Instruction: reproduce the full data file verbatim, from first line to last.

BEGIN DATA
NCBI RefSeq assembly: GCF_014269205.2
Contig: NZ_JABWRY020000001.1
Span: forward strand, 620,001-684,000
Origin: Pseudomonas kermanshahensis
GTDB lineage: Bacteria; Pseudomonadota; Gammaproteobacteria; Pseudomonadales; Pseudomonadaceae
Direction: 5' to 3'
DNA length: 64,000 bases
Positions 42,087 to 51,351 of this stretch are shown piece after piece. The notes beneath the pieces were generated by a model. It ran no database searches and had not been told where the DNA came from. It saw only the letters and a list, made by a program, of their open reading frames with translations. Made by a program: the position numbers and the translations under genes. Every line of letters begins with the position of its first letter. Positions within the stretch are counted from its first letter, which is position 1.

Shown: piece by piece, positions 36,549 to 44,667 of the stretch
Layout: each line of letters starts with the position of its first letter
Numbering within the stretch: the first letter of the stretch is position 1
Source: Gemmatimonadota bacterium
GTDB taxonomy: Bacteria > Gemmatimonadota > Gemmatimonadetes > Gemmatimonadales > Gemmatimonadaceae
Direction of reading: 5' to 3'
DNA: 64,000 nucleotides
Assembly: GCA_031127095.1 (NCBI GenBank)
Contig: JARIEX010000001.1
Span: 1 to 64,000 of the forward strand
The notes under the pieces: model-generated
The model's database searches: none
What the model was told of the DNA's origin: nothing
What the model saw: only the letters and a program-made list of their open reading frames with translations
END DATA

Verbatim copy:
NCBI RefSeq assembly: GCF_014269205.2
Contig: NZ_JABWRY020000001.1
Span: forward strand, 620,001-684,000
Origin: Pseudomonas kermanshahensis
GTDB lineage: Bacteria; Pseudomonadota; Gammaproteobacteria; Pseudomonadales; Pseudomonadaceae
Direction: 5' to 3'
DNA length: 64,000 bases
Positions 42,087 to 51,351 of this stretch are shown piece after piece. The notes beneath the pieces were generated by a model. It ran no database searches and had not been told where the DNA came from. It saw only the letters and a list, made by a program, of their open reading frames with translations. Made by a program: the position numbers and the translations under genes. Every line of letters begins with the position of its first letter. Positions within the stretch are counted from its first letter, which is position 1.

Shown: piece by piece, positions 36,549 to 44,667 of the stretch
Layout: each line of letters starts with the position of its first letter
Numbering within the stretch: the first letter of the stretch is position 1
Source: Gemmatimonadota bacterium
GTDB taxonomy: Bacteria > Gemmatimonadota > Gemmatimonadetes > Gemmatimonadales > Gemmatimonadaceae
Direction of reading: 5' to 3'
DNA: 64,000 nucleotides
Assembly: GCA_031127095.1 (NCBI GenBank)
Contig: JARIEX010000001.1
Span: 1 to 64,000 of the forward strand
The notes under the pieces: model-generated
The model's database searches: none
What the model was told of the DNA's origin: nothing
What the model saw: only the letters and a program-made list of their open reading frames with translations